New Hill NC hotels. Reserve accommodation in hotels in New Hill North Carolina USA. Camelopard presents advice, anecdotes and warnings for travellers. Hauntings, monsters, ghosts, legends, folklore and myths of North Carolina. North Carolina attractions, sights, wildlife refuges, national and state forests, national and/or state parks.
Camelopard wishes you a comfortable stay in your New Hill North Carolina hotel. When you get the chance, stay in some of the famous, luxurious and/or historic hotels of your destinations. The Mandarin Oriental Pudong in Shanghai, the Hotel del Coronado in San Diego, the beautiful and historic San Ysidro Ranch in Santa Barbara, the Mount Nelson Hotel in Cape Town, the Mandarin Oriental Hotel in Hong Kong, the Sofitel Rio de Janeiro Copacabana and the Four Seasons Hotel Macao Cotai Strip in Macau. are internationally renowned hotels.
Sights/Places to See and Attractions in North Carolina
Bald Head Island; the North Carolina Zoo; the Whalehead Club, a former hunting lodge in the Outer Banks, which now houses a museum in its art nouveau building; Charlotte, the state's biggest city; Wilmington and Cape Fear; Greensboro; Oconaluftee Indian Village in Cherokee; Sunset Beach; Raleigh, the state capital; the Great Smoky Mountains; Currituck Beach Light, a working lighthouse in Corolla Village; Ocean Isle Beach; Mingo Falls near Cherokee; Winston-Salem; the Wright Brothers National Memorial at Kill Devil Hills near Kitty Hawk; and Durham, are among the attractions of North Carolina.
Legends, Folklore, Ghosts, Monsters, Myths and Scary Stories in North Carolina
The two men and a woman, spectres, who still haunt the Thalian Hall theater in Wilmington; the Cameron Village Sewer Blob, also known as the Poop Monster; the mischievious Pink Lady of Grove Park Inn, Asheville, who is a spirit but not a gin cocktail; the well documented but mysterious Brown Mountain lights, believed by some to be connected with UFOs and alien abductions; the fierce phantom hound of Valle Crucis; the Black Eyed Kid of Triangle Town Center in Raleigh; the musical water sprite in the pools of the French Broad River, east of Asheville, who dooms those it lures, not indifferently like the lorelei but with the deliberate malevolence of a siren; the duellist and the lady whose spirits haunt the New Hanover County Library in Wilmington; the ghost of conductor Joe Baldwin, killed by a train, whose lantern light may still be seen at Maco; and the feline, vampiristic Beast of Bladenboro, are among the true ghost stories, myths and legends of North Carolina.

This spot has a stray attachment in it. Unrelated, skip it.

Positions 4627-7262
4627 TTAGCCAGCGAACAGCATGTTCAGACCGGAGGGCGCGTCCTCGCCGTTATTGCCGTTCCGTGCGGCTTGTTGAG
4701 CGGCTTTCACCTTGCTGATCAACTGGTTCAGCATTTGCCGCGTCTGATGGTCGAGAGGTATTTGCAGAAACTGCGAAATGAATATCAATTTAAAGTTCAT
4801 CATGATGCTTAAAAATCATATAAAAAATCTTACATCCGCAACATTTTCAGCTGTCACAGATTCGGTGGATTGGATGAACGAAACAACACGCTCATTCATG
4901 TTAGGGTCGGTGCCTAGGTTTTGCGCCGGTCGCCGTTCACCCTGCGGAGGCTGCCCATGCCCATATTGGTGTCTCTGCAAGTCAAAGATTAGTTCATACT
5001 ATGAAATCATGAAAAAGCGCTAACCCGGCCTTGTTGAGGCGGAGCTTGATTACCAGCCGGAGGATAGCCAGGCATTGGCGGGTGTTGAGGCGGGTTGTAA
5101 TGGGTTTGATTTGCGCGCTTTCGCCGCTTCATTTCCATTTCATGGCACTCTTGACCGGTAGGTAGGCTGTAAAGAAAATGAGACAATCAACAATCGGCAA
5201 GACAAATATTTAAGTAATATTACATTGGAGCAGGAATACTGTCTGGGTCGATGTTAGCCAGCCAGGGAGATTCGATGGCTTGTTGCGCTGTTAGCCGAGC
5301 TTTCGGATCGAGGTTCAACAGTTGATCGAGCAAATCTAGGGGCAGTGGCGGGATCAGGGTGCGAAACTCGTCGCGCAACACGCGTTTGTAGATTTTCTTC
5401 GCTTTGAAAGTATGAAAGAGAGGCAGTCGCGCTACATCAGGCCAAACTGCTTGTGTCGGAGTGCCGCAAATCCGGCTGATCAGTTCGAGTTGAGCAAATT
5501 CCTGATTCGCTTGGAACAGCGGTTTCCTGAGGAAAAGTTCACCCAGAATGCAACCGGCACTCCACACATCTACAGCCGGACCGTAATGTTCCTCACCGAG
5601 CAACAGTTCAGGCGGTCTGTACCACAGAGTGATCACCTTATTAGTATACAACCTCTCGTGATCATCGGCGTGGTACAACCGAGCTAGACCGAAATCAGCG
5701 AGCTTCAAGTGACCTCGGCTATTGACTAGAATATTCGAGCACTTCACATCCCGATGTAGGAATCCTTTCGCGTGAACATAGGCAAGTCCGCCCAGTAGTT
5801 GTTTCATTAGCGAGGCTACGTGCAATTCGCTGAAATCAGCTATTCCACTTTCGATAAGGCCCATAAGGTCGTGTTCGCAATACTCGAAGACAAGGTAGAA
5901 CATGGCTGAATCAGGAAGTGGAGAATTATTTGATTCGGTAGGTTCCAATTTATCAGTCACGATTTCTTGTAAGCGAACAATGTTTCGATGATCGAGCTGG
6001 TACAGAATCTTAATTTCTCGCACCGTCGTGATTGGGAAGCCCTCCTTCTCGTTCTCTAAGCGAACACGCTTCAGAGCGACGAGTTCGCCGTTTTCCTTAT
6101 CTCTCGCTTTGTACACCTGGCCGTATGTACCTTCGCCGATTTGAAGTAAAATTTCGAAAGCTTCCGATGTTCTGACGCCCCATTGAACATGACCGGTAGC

The spirits of appropriately named Cape Fear, including Confederate General William Whiting in Fort Fisher, south of Wilmington; the burning ghost ship seen near Ocracoke Island, a spectral reminder that a ship's crew murdered their passengers for gold and then destroyed the evidence; Devil's Courthouse (sometimes Court House) near Brevard, where Cherokee legend asserts that Satan sits in judgment; the phantom, filmed in 1967, seen in Wilmington's Price-Gause House; the headless ghost of Blackbeard the pirate who swims at Teach's Hole, Ocracoke Island; Boojum of Eaglenest Mountain (Eagle Nest Mountain), a sasquatch said to guard a treasure of gemstones and presumably named after Lewis Carroll's snark; the face that appears if you gaze into a spring of the Great Balsam Mountains, which may not be your own but the hideous visage of a Cherokee woman, cursed by a manitou because of her flirtatiousness; the angelic warriors who battled on winged horses at Chimney Rock, confirming the truth of the War in Heaven; the pre-Columbian white tribe, descendants of Jonah, who inhabited the land near Looking Glass Rock; and not Dracula but Jutaculla (Judaculla), a slant-eyed giant that dwells in the caves of Devil's Courthouse and/or Tanasee Bald (Tannasee Bald) in the appropriately named Transylvania County (Tanasee Bald extends into Haywood County, where the bigfoot-like Boojum prowls), are other legendary tales of ghosts and haunted places in North Carolina.
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